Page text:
AI in Retail: Beyond The Hype and Into Reality for Store Operations.
The term "AI" is often thrown around, but what does it really mean?
"Climate targets matter, but action to deliver them matters more."
The retail industry has suddenly got very ambitious on climate change. Ahead of the COP26 climate conference, a string of new sustainability commitments and decarbonization pledges were made by major retailers and supermarkets.
But will these ambitious climate pledges now turn into climate action? Here we take a look at what’s driving the urgent shift to sustainable business, and the best action companies should take to reach their targets to halve greenhouse gas emissions by the end of this decade.
These sustainability targets are all aligned to limiting global warming to 1.5°C above pre-industrial levels, the highest level of ambition expressed in 2015’s Paris Agreement and one of the key objectives of COP26 to avoid the worst impacts of the climate emergency.
The IPCC’s 6th Assessment Report makes it clear that the only goal we must aim for is 1.5°C. The Science-Based Target initiative (SBTi) shines the light on what targets are aligned to that future, allowing retailers to understand the short-term goals they must set to play their part in achieving 1.5°C.
Last week in Glasgow saw the launch of the new International Sustainability Standards Board (ISSB), which creates a globally consistent baseline for the disclosure of ESG and sustainability data. With TCFD disclosure becoming mandatory in the UK, and other countries likely to follow, companies are under greater scrutiny than ever before (not least from their investors and capital providers) to demonstrate their action and results to address climate change.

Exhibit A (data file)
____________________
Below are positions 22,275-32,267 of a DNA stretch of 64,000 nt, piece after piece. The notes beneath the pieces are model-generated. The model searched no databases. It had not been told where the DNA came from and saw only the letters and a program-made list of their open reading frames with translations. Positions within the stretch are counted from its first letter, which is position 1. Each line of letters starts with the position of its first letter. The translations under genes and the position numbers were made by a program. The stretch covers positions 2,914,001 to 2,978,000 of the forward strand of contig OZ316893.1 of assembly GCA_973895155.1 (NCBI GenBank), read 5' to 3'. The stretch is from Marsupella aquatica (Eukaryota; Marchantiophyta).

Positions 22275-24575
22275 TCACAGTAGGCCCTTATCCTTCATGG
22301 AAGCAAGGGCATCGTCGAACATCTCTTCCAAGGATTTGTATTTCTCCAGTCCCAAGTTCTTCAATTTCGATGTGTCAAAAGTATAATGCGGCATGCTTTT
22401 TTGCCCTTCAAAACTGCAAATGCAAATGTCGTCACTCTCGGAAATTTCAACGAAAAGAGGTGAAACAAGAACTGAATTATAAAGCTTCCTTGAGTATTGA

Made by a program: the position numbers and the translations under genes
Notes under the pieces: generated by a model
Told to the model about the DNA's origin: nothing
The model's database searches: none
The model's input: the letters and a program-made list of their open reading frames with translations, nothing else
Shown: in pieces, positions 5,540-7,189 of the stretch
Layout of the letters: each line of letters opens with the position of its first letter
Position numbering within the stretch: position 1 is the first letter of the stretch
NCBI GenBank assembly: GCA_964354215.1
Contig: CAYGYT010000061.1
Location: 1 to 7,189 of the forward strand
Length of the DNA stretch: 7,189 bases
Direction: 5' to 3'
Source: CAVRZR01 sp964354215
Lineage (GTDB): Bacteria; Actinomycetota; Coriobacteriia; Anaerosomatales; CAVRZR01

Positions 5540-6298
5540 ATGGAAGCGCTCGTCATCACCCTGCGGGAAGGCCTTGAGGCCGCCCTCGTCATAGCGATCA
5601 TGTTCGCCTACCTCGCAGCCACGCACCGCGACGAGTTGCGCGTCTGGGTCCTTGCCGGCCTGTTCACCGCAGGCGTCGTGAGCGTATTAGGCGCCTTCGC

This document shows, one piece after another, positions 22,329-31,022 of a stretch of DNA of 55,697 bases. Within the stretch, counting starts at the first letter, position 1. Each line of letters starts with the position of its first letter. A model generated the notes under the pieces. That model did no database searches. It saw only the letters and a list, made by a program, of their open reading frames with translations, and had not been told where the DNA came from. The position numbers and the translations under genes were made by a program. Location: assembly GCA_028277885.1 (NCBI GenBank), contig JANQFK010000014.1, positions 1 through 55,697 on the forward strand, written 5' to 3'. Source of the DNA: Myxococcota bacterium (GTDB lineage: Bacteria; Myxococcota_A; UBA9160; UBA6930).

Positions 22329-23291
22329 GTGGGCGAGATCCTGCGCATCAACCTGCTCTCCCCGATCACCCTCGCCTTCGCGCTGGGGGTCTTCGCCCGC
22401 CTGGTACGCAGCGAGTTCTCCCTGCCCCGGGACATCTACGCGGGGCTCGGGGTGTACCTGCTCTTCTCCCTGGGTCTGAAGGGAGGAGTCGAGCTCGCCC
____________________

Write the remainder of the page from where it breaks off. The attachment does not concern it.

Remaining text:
Retailers sit in the sweet spot between responding to (and stimulating) consumer demand and managing hugely impactful global supply chains. With the rise of climate change impacts worldwide and high-profile activism, people are increasingly voting with their wallets for the companies and products that they see taking the most immediate action to solve climate change.
The UN-backed Race to Zero campaign has brought together the largest-ever coalition of non-state actors committed to taking rigorous and immediate action to halve global emissions by 2030. With the moral imperative now aligned with a strong business case, CEOs have been eager to join.
Industry initiatives such as the BRC’s Climate Action Roadmap have brought the sector together behind a singular level of ambition, laying out clear pathways to get there across operations, logistics, product, supply chain, data, and reporting. This makes it far easier than before to plan out the step-by-step actions on the path to Net Zero, with emerging best practices and cost-competitive technologies to get there.
If there’s one clear message from COP26 so far, it’s that it’s now all about urgent action. That means deep emissions reductions now; not just offsetting.
In fact, SBTi’s recently published Net Zero Standard requires companies to cut emissions by 90% before offsetting any residual emissions. Walmart is leading here, planning to achieve their Net Zero goal with no carbon offsetting.
For retailers, deep decarbonization means:
Here’s a glimpse of what it looks like in Quorso to get your store teams engaged (working with operations, logistics, merchandising, and supply chain teams) and taking urgent action towards your Net Zero and 2030 decarbonization goals right now.
Wherever you are along the journey, we’re here to help you turn the pledges of the last year, and the energy of COP26, into effective, impactful action throughout your business. Quorso have our very own Sustainable Impact Accelerator: book a demo with us to see exactly how you could be driving your sustainability targets ahead of the pack.